This past Wednesday’s storms in Alabama have become the most deadly tornadoes in Alabama’s history. Over 250 confirmed dead, still over 500 unaccounted for in Tuscaloosa alone. Still at least 40,000 without power, expectations that some will be without power until next week. Power lines down, houses crushed, cars thrown about and missing, pets missing, loved ones gone, there is nothing good about what happened, yet.
But for all its destruction, the event was no Katrina. Locally the damage was equal, fatality-wise it greatly exceeded (more on a par with Camille), but there is one huge aspect that this storm does not share with the windy bitch. Katrina-type damage is not merely the widespread destruction of property, belongings, and deaths, but one where everyone is in the same exact boat. Tornadoes have the ability to cause destruction like hurricanes, but their path is minimized. Yes, it’s odd to say that a mile wide path over 80 miles long is minimized, but when compared to the damage of a hurricane, it is. In the coverage of every tornado there are pictures, and at least one reporter who comments about how one side of the street was completely destroyed while the other side was untouched. For the most part, this storm did not leave many streets untouched, however, there remains people who are going about their normal lives as if it has not happened. Some went to work, some went on vacation, I live on a lake that had at least one fishing tournament on it. I saw the truck and trailers on my way to help someone without power and storm damage. Fast food restaurants were open, for lunch the couple I went to help provided hamburgers from Burger King (I was expecting canned spaghetti served cold). Normality has continued. Sure the talk at work centered on how people were, did you get damage, what are you doing to help? But the talk went on at work. At least 2 music and art festivals went on mere miles from areas under National Guard enforced curfews.
After Katrina, everyone was working, but no one was at work. Your house was damaged, your job location was damaged, the corner convenience store was damaged, the grocery store was damaged, Wal-Mart was damaged. Nothing escaped the storm, and even if it did, everyone was so busy picking up the pieces of their own lives that no one was expected to be at work as usual. The word normal took on a new meaning. Even if they had opened up, no one could deliver new products, no new food, no new gas. No one could buy a new designer suit and shoes from the cute boutique in downtown because even if there was still a road beneath the debris, there was no downtown.
Many would say that the events of this storm changed them and the way they feel about what God can do. I do not. My Katrina experience did. I know what God can do. It does not amaze me how temporary what we build is. This is not to say I am unawed by the destruction. This is not to say I am unmoved by the damage. All I am saying is that I finally realized the ephemeral, transitory nature of our impact on this world.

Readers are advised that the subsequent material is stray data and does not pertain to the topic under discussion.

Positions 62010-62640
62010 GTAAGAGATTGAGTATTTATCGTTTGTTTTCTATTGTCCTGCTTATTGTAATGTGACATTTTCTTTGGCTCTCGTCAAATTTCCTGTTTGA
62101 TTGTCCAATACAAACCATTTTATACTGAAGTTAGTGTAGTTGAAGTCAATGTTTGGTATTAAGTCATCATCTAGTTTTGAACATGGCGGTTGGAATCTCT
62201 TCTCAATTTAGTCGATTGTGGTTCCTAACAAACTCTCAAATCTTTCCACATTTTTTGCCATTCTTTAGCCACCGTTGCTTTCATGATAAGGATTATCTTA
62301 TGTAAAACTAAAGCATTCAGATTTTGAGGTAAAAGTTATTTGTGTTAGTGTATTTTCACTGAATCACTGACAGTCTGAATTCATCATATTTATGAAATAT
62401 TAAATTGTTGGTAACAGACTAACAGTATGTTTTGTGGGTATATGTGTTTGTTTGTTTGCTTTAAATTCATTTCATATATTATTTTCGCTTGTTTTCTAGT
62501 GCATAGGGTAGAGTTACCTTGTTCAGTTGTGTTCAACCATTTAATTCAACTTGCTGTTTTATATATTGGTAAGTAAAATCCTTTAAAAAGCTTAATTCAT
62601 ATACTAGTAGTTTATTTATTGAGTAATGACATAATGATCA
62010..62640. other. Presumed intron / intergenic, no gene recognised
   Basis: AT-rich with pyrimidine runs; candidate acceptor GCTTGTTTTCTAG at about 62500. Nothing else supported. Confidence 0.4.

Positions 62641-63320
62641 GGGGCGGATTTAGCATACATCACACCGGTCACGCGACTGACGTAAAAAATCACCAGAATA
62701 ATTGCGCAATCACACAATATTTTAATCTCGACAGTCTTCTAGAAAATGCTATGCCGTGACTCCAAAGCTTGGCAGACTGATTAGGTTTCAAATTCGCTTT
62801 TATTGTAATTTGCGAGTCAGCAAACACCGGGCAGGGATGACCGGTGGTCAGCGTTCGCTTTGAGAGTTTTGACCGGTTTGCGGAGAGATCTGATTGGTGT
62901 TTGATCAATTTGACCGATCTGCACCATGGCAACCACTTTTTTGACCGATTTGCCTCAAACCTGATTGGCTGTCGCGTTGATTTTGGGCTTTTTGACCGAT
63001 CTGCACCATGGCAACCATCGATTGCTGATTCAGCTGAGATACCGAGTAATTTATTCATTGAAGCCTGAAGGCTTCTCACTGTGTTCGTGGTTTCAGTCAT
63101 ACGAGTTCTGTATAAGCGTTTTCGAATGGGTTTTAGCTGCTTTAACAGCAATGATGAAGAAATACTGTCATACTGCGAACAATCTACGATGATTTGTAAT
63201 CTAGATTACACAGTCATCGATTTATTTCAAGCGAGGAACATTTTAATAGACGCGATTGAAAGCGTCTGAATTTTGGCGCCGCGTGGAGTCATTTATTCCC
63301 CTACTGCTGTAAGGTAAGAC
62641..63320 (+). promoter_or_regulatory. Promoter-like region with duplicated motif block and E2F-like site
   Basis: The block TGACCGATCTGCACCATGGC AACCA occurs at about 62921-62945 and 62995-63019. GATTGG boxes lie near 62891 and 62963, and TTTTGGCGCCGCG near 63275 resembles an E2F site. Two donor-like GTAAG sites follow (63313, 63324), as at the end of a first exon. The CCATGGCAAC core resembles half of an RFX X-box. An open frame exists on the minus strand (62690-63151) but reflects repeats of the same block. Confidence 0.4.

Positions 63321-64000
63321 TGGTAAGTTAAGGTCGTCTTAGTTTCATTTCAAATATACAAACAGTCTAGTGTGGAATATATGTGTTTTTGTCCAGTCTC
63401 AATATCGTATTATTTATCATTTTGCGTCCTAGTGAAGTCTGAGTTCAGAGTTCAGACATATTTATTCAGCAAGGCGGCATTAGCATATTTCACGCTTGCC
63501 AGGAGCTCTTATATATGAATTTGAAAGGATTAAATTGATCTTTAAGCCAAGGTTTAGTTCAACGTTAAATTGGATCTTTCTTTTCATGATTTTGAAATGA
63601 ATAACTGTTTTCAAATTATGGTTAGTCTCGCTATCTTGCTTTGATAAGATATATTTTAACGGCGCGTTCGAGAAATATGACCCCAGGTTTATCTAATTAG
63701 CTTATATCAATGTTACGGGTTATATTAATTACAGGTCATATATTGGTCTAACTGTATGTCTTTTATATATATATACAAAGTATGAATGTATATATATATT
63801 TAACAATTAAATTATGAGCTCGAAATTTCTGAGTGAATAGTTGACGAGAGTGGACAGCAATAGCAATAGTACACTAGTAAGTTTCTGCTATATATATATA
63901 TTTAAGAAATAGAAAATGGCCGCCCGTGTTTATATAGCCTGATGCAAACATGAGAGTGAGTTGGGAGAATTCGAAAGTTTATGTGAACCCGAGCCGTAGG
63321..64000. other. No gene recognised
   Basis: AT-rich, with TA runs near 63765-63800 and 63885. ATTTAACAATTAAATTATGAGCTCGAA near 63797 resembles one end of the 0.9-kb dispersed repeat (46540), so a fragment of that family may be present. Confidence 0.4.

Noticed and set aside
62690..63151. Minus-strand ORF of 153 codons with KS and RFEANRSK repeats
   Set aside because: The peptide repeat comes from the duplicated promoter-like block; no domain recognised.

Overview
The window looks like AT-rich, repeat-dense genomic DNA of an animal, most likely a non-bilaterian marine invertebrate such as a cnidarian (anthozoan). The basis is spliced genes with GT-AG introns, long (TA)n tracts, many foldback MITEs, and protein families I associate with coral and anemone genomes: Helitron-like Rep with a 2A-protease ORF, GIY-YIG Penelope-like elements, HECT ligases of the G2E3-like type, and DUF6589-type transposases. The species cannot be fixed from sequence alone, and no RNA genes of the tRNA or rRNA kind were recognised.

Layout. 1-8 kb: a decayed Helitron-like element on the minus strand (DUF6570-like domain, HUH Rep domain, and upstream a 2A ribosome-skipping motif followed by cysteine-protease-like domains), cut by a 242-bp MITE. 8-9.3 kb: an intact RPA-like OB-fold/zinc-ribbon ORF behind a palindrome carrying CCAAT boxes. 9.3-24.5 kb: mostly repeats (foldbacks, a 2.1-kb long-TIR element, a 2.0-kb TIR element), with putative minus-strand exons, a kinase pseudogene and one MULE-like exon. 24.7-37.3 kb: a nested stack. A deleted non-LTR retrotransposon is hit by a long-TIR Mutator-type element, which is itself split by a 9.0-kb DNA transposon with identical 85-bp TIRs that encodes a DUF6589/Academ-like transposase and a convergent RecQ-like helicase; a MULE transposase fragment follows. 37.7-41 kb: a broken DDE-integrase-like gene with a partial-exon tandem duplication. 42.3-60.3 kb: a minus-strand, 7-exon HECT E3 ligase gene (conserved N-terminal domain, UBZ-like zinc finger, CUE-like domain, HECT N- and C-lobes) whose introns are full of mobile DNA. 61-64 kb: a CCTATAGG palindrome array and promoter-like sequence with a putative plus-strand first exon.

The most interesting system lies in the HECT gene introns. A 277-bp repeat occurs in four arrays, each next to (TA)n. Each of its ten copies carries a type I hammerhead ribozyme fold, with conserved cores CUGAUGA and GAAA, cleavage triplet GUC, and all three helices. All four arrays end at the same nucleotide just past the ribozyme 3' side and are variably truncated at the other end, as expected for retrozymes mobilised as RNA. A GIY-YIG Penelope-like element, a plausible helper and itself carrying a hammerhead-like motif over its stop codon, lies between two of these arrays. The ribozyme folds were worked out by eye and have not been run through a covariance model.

On 29 August 2005, I heard a man on the radio say, “It’s worse than Camille.” My first thought was, “No it’s not. You do not know what you are talking about.” As the day wore on and the destruction became more clear I conceded that the man, whether he knew it or not, was correct. This was not a matter that mere pictures or video could relay. It took standing on the ground, surrounded by 360 degrees of destruction for as far as the eye could see–even over the water–to truly grasp the enormity of it. It was/is this immersion in the power of the Almighty’s hand in wiping out not only our fleeting attempts at change, but His own work of geology, geography, and botany that changed my outlook on all I see. That is what the phrase “like Katrina” means to me.
It is not a simple show of destructive force. It is not a simple swath of damage. It is a mind alternating, view changing, epiphany of a glimpse into the will of God. Strong words, for a strong adjective. Anything less would be like describing World War II as a disagreement between a few people. It would be like saying that someone knocked down the World Trade Center a few years ago. Accurate statements? Yes, but do they convey the depth of emotions or the complete range of actions? Never, not even close.
I was moved by Hurricane Katrina. I was changed in a way that I cannot be changed back. I no longer need to be reminded of God’s destructive power because I carry a constant reminder. After being engulfed in Katrina I cannot look at anything the same again. Big events like storms, fires, floods, small events like recessions and political elections, even mundane events like a lone driver with a flat tire as I drive to work. The power of God, the opportunity for His will shine forth in everything after seeing the transitory nature of our best efforts.
No, this was not Alabama’s Katrina. Or was it? I can only hope.
Update: After Hurricane Katrina, the state of Alabama put into place a system whereby the official death toll of a natural disaster would not exceed the actual total as normally happens (and alluded to in my previous post). A doctor or medical examiner are the only people who can elevate the death toll, as a result many people were not counted until the day after the storms. When this post was first written, the death toll was over 250, as of the morning of 3 May, it is at 236. The more things change, the more they stay the same. It may be cliché, but it is still true.